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Mike Cirami, Eaton Vance

New UCITS fund offers emerging markets with local currency twist

The global asset management firm with USD432.2 billion under management, Eaton Vance, is launching its popular Emerging Markets Local Income strategy as an Irish-registered UCITS fund.

The firm has been offering this strategy for 10 years. Mike Cirami is co-director of global income and portfolio manager on Eaton Vance’s global income team and is also responsible for leading the global income team, for buy and sell decisions, portfolio construction and risk management for the firm’s global income strategies. He focuses on emerging Europe, the Middle East and Africa.

He says: “Local currency at emerging market local debt level is an interesting asset class in that the returns can be compelling and potentially quite high.”

The fund is invested across a diverse group of assets, spread around 80 countries. “And these are quite differentiated,” Cirami says. “You aren’t buying the same assets correlated with traditional fixed income, US treasury markets or high yield so it can diversify one’s portfolio.”

However, he warns that despite the fact it’s fixed income, it’s not low risk fixed income. “Despite the fact it’s primarily government, these currencies can move so it has a profile more comparable to the equity markets or the risky part of the high yield market which helps diversify part of the risk part of one’s allocation.”

Emerging markets are a well-ploughed field these days but a favourite and less well-known investment destination is Serbia.

“One place that we like, and have for over half a decade, is Serbian local markets,” he says. “It’s a country that has been undertaking a significant amount of reforms over the last three to four years. The interest rates are still attractive relative to its peers in central Europe, and we believe there is still a convergence play left – at the same time the currency is attractively valued and we expect it to slightly appreciate against the Euro over coming years. Serbia can produce high single digit or maybe local double digit returns and it is uncorrelated with a lot of other emerging market or global assets.”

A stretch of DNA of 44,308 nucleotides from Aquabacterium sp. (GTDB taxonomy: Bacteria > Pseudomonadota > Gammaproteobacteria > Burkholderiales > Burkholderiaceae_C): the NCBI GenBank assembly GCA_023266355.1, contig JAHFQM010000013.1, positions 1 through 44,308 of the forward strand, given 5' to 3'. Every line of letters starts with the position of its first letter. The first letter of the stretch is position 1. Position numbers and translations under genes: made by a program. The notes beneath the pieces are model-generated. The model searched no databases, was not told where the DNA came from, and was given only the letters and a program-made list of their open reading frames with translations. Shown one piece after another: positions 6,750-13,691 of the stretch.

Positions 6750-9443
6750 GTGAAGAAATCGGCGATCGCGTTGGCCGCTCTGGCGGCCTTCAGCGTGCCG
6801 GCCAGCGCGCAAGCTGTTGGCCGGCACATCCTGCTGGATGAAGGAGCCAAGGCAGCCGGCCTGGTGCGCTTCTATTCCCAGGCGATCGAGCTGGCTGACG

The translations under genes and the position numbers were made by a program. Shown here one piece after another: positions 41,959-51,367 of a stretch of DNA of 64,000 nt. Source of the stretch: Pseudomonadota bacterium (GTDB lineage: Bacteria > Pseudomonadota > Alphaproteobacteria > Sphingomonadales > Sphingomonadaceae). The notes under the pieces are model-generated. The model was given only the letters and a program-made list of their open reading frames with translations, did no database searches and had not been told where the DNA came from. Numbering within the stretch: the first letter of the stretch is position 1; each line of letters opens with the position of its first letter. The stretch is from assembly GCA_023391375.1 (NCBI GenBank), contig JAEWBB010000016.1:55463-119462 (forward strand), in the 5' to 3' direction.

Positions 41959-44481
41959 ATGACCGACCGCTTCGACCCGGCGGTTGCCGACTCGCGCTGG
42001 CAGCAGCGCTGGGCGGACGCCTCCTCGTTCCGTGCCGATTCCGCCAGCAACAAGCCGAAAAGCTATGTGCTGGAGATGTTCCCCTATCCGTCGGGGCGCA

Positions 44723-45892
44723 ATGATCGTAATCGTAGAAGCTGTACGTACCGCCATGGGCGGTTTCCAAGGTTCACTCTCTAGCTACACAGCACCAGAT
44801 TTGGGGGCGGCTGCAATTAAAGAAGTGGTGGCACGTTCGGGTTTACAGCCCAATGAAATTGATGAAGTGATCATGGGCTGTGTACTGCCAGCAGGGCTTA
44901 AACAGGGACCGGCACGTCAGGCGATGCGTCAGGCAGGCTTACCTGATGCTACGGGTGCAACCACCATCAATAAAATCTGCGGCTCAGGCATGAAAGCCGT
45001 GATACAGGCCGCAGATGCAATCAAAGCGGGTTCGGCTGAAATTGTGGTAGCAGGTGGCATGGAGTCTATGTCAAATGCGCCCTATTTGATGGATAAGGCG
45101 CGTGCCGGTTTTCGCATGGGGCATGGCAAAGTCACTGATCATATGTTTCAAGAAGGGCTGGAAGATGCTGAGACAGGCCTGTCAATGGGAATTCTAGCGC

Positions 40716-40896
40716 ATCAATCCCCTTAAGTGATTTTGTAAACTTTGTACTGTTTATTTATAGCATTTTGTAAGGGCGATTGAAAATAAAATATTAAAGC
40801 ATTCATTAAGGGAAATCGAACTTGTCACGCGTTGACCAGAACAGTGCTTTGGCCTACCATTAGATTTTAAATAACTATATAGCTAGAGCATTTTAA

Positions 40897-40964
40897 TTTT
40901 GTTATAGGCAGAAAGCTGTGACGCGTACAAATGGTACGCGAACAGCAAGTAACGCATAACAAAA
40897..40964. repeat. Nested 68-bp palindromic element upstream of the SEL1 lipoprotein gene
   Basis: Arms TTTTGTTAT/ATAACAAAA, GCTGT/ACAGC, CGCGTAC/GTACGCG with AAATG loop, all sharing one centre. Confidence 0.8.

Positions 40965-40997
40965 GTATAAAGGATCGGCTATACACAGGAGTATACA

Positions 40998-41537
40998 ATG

Eaton Vance has a team of 45 people located in various offices around the world doing research on emerging markets.

“We travel a lot and talk to policy makers and we do due diligence on the ground,” Cirami says. “It’s a big team with several people focusing on almost every country. There is always something going on, either a change of government, new policies or a financial crisis.

“We find the work interesting which is why we do it but it’s a diverse universe so a fruitful sandbox to play in and to invest in.”

Cirami reports that investors of all types are interested in the fund. “We manage investments for retail investors and large institutions. For many it’s a new asset class so helps diversification but the debt instruments have been around for a long time and are just starting to gain prominence over last five to 10 years as an asset class.”

He concludes: “People need to understand what we are talking about here in terms of the risk profile and what returns look like. This is not one step out of cash but part of the riskier component of the portfolio.”

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